Monthly Archives: July 2012

Does rhetoric have a place in PR?

Earlier this week a journalist asked me how I got into PR. He was genuinely shocked to hear that I had studied philosophy at university (I’d be lying if I didn’t mention here that I also studied marketing as a postgraduate, but that’s not the point right now). I am often asked I how ended up working in PR, I assume I’m not the only person who is quizzed about this, and almost every time my response elicits some surprise. This reaction never fails to surprise me.

Unconnected to the conversation I began reading Sam Leith’s book on rhetoric, ‘You Talkin’ To Me?: Rhetoric from Aristotle to Obama‘, this week. You’re probably not surprised to hear that a PR Manager with a degree in philosophy is reading the latest book on rhetoric, but these two events got me wondering about PR skills. Should books on rhetoric be recommended reading for PR professionals? From my own experience of PR training and PR textbooks (I’ve read a fair few, particularly during my postgraduate studies) the process of setting objectives, writing a strategy, implementing a campaign and evaluating the results is all too often emphasised over the content of what is said and done or what in the past would have been called ‘rhetoric’. Is this a mistake I thought? Perhaps it is.

I’m not saying that a solid understanding of the PR process is unimportant, of course it is. My point is that maybe the balance between content and process needs to be redressed in PR education, so to speak.  A quick glance at the training section of the CIPR website suggests my hunch is correct.

Should we be teaching budding PR’s about rhetoric, the things to say and do to influence, persuade and bring about behaviour change? If Sam Leith’s conclusion in a recent post to is accurate then is answer is probably ‘yes’:

Cicero’s rhetoric was adapted to the Roman senate. Churchill’s rhetoric was adapted to radio. Modern political rhetoric is adapted to headlines, photo captions, rolling news and Twitter. There’s more rhetoric around us than ever before. But the less rhetorical it sounds, the less conscious we are of how it goes to work.

Maybe the skills of rhetoric, persuasion and influence cannot be taught through formal training. Perhaps it’s something you learn on the job. Some say you’ve either got it or you haven’t. All valid counterarguments, but I say let’s think about training PRs in the content of what they say and do. I believe there’s a lot to be gained.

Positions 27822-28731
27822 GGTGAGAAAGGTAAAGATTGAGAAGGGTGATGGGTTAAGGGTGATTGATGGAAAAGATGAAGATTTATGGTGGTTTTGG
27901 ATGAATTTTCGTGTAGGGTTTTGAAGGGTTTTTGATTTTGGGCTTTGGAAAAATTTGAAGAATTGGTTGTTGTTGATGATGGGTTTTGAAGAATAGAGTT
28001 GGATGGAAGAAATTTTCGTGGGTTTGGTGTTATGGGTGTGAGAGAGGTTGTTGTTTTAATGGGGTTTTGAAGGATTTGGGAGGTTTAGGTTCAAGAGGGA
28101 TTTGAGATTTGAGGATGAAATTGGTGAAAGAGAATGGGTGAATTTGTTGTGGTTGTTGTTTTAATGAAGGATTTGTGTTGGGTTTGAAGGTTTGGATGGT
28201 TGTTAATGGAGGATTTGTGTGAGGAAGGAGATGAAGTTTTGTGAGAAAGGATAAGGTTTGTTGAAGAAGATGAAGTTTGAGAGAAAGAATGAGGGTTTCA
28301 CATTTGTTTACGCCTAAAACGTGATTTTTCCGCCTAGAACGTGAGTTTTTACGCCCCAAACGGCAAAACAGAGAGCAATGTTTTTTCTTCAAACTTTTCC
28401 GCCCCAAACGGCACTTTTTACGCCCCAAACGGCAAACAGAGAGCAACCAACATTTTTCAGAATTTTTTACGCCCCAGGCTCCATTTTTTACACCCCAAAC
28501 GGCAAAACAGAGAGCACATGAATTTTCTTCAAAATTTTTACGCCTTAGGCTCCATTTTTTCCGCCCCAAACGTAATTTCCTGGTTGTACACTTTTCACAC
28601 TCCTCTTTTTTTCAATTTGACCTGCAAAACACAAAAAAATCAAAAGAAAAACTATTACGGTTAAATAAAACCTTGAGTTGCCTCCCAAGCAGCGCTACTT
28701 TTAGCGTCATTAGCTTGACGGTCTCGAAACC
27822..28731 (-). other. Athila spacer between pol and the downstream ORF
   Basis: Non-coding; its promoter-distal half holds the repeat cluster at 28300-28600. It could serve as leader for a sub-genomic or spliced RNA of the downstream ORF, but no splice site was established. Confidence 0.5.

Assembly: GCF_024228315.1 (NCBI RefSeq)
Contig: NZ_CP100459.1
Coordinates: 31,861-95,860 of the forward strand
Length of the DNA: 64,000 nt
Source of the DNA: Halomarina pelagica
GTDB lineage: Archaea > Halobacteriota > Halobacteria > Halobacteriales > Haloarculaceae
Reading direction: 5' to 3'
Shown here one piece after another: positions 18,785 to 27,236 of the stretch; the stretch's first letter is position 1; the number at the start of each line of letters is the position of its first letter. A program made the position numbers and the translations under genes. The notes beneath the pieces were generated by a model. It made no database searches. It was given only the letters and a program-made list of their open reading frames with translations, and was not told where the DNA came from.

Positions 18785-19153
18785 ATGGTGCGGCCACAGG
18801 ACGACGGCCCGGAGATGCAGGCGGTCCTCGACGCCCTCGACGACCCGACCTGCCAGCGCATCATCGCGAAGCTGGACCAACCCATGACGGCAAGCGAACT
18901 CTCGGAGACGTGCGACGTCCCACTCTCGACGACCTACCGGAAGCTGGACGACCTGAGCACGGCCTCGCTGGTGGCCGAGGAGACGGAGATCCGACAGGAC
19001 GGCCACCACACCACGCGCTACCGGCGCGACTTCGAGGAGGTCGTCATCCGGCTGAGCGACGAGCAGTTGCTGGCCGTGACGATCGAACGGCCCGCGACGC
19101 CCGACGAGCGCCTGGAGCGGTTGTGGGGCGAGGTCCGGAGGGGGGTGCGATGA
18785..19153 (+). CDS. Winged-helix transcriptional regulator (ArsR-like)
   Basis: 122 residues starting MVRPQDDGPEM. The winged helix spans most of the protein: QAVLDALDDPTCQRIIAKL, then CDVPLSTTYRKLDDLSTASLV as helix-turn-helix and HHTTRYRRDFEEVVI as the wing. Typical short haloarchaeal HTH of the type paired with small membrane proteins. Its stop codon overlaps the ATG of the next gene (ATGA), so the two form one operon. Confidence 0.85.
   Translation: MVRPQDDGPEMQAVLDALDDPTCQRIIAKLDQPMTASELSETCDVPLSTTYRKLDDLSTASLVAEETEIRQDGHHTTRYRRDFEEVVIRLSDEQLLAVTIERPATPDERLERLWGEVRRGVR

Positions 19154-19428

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CIPR publishes Wikipedia guidance

This week the CIPR published its guidance on editing Wikipedia pages on behalf of clients or employers, or in the language used in the text where there is a ‘conflict of interest’. Here’s the press release and here’s the PDF document. PR Week’s summary is simple and the advice is clear:

The guidance states that PROs should not directly edit Wikipedia pages relating to their organisation or a client, but should instead suggest amendments to Wikipedia editors.

Aside from the fact that PRs editing Wikipedia pages for their clients has been big news for the industry this year, I agree with Neville Hobson’s thoughts on why this document is needed, he says:

I believe the guidance document is an essential step in helping practitioners (whether CIPR members or not) gain better understanding of Wikipedia – the community itself as well as how the content creation and editing procedures work. It makes clear sense to better understand a community whose content you want to contribute to in some way, and engage with those in that community on the terms of engagement of that community.

The very nature of PR means we sometimes need to join in with other people’s games, be those games journalism, user generated content or real world events. But ultimately the Wikipedia guidance serves as another reminder that when, as PRs, we play other people’s games, we must play by their rules.

(Disclosure: the Wikimedia Foundation is a past short-term client of mine.)

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